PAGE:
**use increments of at least two or three percent.**The difference between a factor weight of 6% and 7% is not worth backtesting. Too much time is wasted trying to decide exactly how much weight to allocate to various factors. Getting those factors right is far more important than their weight. **Do different kinds of backtests.**I combine the results from a screen that rebalances weekly with those of a rolling backtest that holds for eight weeks. For a system with less turnover, concentrate more on rolling backtests. A straight simulation of a strategy that rebalances quarterly will only have one-thirteenth of the data as a rolling backtest performed weekly. So don’t rely only on precise simulations, but take advantage of other backtesting possibilities.**Employ recency bias.**The backtest of a strategy over the last twelve years is far more likely to correspond to near-future returns than one performed over the previous twelve years. However, it’s important to remember that while bull markets are often quite similar, bear markets are usually extremely different from each other (see my post on Bear Market Investing).**Never rely only on a backtest of a factor in isolation.**Instead, incorporate it into your factor set and see if it improves your results or not.**Never expect your out-of-sample results to have a compound annual growth rate greater than one-half of that of your best backtested results.**In other words, if your backtests are showing a CAGR of 30% per annum, expect no more than 15% going forward. Expecting out-of-sample returns that match in-sample returns is not just unrealistic, it’s a major tool of snake-oil salesmen. The system I use for my everyday investments gives me a backtested nineteen-year CAGR of well over 100%. I know that’s completely unrealistic, I only expect 50%*at best*, and I know that will vary greatly from year to year. (I got 45% in 2016, 58% in 2017, and my annualized return in 2018 so far is 36%, but I'm pretty sure that one of these years I'm going to be in the red.)**Backtest lots of systems and variations and adopt the average or a combination of those that give you the best performance.**Don’t just backtest one system and tweak it; and don’t invest in a lot of weak systems hoping that one will outperform.**Never derive your rule or factor from the data.**Factors have to make intuitive and financial sense first and foremost. Then you can see if the data backs them up.**Use reliable data and avoid look-ahead bias.**The data on Portfolio123 is reliable, but that on other websites may not be. Make sure there’s no survivorship bias in your backtests, and make extra sure that share count—invaluable for per-share measures—is accurate (it often isn’t, especially for ADRs and stocks that have undergone splits). Make sure that your database avoids look-ahead bias: if an earnings announcement comes out on the evening of the 7th, your backtest should not recommend that you buy that stock on the 8th, since the data from the announcement would probably have taken at least a day or two to be incorporated into the database that you use. You need real*point-in-time*data.**Never include stocks that you wouldn’t have been able to buy.**A lot of misleading backtesting is done on stocks with liquidity so low that you wouldn’t actually have been able to buy them in the quantity that your investment strategy requires.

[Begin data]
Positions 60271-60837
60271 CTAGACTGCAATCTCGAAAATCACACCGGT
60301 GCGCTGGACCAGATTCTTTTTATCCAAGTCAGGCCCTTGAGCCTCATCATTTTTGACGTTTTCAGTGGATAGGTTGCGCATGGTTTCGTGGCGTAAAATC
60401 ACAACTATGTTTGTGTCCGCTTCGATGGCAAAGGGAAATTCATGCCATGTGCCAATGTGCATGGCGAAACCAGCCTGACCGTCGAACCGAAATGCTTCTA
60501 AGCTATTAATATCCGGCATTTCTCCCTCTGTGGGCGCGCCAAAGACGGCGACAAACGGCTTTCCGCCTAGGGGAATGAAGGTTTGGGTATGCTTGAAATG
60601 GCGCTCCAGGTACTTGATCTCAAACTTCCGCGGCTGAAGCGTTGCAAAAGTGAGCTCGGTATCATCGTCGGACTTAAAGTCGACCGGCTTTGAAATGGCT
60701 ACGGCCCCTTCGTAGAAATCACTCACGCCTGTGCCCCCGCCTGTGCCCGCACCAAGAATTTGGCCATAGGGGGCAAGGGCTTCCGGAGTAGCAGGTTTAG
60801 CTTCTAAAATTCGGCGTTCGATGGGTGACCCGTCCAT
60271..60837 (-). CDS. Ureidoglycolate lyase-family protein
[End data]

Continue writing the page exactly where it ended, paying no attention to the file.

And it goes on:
If you have any questions about any of these principles, I’d be glad to answer them in the comments below.

CAGR since 1/1/16: 49%.

My top ten holdings right now: RCKY, IRMD, AUDC, ZYXI, TZOO, TRIB, XOXO, ORN, MCHX, EIGI.